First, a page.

In now. 
No empty space between
You and G-d.
No wound, no loss, Nothing broken,
Wholeness, Only Wholeness
Feet on the ground, connected
Head in the sky, seeing
Hearing.  Now
Only Now
There is no empty space
Between you and the heartbeat
You and the stillness. 
You and the surrender.  
So the precious present is sweet. 
With song, sweet
with joy,  sweet with 
 Each member of our small group contributed his/her own gifts to our presentation:  stories, readings, song (Gesher Tzar M'od - all the world is a narrow bridge), niggun (a melody without words), and an invitation for people to find a comfortable space for contemplation.     
   I had planned to sing one of my already-finished original songs in our section, but the desire to create (or maybe an outside source) presented me with a song-fragment or two during the night.   I wasn't sure if I wanted to write something new based on Alden's reading, or set his words to music.   I realized, after listening to my middle-of-the-night recording, that I had received as a "gift" a musical mode that could be applied to Alden's text. 
    After our inspiring Shabbat morning service (and lunch!), I started working with the text.  And soon after that, I sat down with Alden to share where I was going musically.   Together, we reshaped the reading into a song with a singable chorus in the course of 20 minutes.  We packed a lot of creativity and productive labor into those few moments that yielded something very special (both the song and our working together).  Once the melody and words had taken their final shape, I shared it with our small group, and it was in as the introduction to our section following Alden's reading of the beginning of the reflection.  During the the next two hours, I did all I could to keep the melody in my head!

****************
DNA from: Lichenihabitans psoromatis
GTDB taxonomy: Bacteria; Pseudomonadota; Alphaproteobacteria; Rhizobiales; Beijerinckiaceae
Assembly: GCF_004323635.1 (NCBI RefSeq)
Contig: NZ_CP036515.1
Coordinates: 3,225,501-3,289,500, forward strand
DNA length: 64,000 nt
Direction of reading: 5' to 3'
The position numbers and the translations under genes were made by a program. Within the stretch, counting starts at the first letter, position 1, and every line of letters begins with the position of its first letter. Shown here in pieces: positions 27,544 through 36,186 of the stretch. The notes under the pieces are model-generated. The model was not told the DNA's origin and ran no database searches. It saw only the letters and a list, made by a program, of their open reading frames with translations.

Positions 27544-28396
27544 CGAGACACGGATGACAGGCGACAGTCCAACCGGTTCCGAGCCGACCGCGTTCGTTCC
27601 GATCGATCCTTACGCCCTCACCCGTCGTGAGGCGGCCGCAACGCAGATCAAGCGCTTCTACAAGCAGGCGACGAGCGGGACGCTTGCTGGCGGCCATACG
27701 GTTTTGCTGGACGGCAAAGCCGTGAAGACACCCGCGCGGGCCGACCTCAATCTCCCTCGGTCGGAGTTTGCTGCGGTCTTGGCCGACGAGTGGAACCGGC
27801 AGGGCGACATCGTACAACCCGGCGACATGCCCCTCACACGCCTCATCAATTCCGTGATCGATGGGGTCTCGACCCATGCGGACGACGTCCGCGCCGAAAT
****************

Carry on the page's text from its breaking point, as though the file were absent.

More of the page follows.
Each of the CREATE groups presented a meaningful and thoughtful compilation/collaboration of expression that included music, dance, prose/poetry, visual images, and community building.  When our section of the program began, Alden read the first lines and then I "jumped feet first" into the song, a product of collaboration that demonstrates the Jewish value of chevurta/partnership at it best.  Every note, chord and the lyrics came out as planned and hoped.   You can hear the song at this link on YouTube (hopefully, a multitrack recording is forthcoming!).
"Only Now," Lyrics by Alden Solovy, Music by Larry Karol
  The lyrics that Alden worked with me to adapt for the song are on the YouTube video page.  Being among the creators of that program was a real honor.
   What I took away from this amazing experience - and Shabbat Shira in its totality - was the importance of being open to NEW experiences, to listening to others, to finding the most positive aspect of the moment, and to enjoying moments that can bring hope and joy.    
    Song has always done that for me, and each of us has the capacity to find joy in our lives.  May we seek discover that SIMCHAH, happiness and contentment, within ourselves and within the miracle of cooperation, collaboration, friendship and the ever-present possibility of making a peaceful community and world.   

Friday afternoon Faculty Music Sharing

Kiddush and Motzi after Shabbat Morning Worship ("That's Me!" on the left)

Singing "Now" with Alden Solovy right behind!
Conclusion of the Seudah Sh'leesheet presentation

Havdalah Service with a Sephardic musical theme!